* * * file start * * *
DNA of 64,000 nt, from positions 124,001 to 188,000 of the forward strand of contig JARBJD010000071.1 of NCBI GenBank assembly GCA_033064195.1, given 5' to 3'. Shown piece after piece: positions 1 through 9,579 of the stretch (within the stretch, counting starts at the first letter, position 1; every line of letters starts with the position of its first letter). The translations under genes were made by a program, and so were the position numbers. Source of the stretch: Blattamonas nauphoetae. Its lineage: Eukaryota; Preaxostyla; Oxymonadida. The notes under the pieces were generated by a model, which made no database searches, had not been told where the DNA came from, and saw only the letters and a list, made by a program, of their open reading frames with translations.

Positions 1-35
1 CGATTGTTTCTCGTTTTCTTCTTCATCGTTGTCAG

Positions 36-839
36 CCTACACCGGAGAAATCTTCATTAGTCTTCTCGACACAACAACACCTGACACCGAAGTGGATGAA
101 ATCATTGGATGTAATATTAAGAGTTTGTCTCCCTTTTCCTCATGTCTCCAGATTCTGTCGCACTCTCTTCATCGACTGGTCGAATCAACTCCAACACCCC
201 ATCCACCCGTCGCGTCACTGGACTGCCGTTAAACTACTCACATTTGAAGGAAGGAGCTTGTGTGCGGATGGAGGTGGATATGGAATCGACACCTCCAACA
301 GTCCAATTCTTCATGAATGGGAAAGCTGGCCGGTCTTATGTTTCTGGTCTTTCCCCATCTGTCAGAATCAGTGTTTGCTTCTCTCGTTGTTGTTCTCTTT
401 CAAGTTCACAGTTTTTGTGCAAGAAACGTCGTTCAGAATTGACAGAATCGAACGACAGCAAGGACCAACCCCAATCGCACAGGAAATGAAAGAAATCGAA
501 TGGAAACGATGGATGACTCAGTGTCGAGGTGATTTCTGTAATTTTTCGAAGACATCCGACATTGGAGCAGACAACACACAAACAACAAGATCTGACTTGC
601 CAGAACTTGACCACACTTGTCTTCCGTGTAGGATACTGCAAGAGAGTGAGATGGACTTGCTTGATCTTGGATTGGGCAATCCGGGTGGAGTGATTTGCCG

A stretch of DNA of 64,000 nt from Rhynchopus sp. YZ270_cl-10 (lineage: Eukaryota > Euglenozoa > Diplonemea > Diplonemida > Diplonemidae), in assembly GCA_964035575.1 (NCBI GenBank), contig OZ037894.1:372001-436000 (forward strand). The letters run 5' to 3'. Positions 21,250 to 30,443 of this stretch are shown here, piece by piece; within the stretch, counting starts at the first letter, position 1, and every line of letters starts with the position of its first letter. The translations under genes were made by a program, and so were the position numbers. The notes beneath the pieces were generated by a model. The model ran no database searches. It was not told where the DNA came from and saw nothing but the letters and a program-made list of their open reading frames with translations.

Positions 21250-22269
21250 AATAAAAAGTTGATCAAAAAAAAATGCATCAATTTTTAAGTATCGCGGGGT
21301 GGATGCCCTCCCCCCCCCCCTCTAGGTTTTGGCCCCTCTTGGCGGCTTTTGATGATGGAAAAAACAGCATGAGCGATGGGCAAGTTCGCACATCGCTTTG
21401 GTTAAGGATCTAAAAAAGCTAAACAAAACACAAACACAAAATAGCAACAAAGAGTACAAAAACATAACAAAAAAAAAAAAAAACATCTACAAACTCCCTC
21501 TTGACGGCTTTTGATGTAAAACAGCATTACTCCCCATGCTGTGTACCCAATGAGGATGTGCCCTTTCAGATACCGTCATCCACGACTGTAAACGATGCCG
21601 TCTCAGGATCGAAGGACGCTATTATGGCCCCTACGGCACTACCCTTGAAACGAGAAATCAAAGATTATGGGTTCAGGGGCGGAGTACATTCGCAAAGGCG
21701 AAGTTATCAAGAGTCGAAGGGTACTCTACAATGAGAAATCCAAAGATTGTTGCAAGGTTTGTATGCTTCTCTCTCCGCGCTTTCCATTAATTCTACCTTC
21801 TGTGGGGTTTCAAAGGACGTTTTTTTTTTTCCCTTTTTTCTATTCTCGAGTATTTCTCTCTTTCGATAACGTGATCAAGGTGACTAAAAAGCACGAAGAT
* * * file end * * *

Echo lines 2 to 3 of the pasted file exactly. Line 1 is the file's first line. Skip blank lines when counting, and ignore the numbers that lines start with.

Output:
Positions 1-35
1 CGATTGTTTCTCGTTTTCTTCTTCATCGTTGTCAG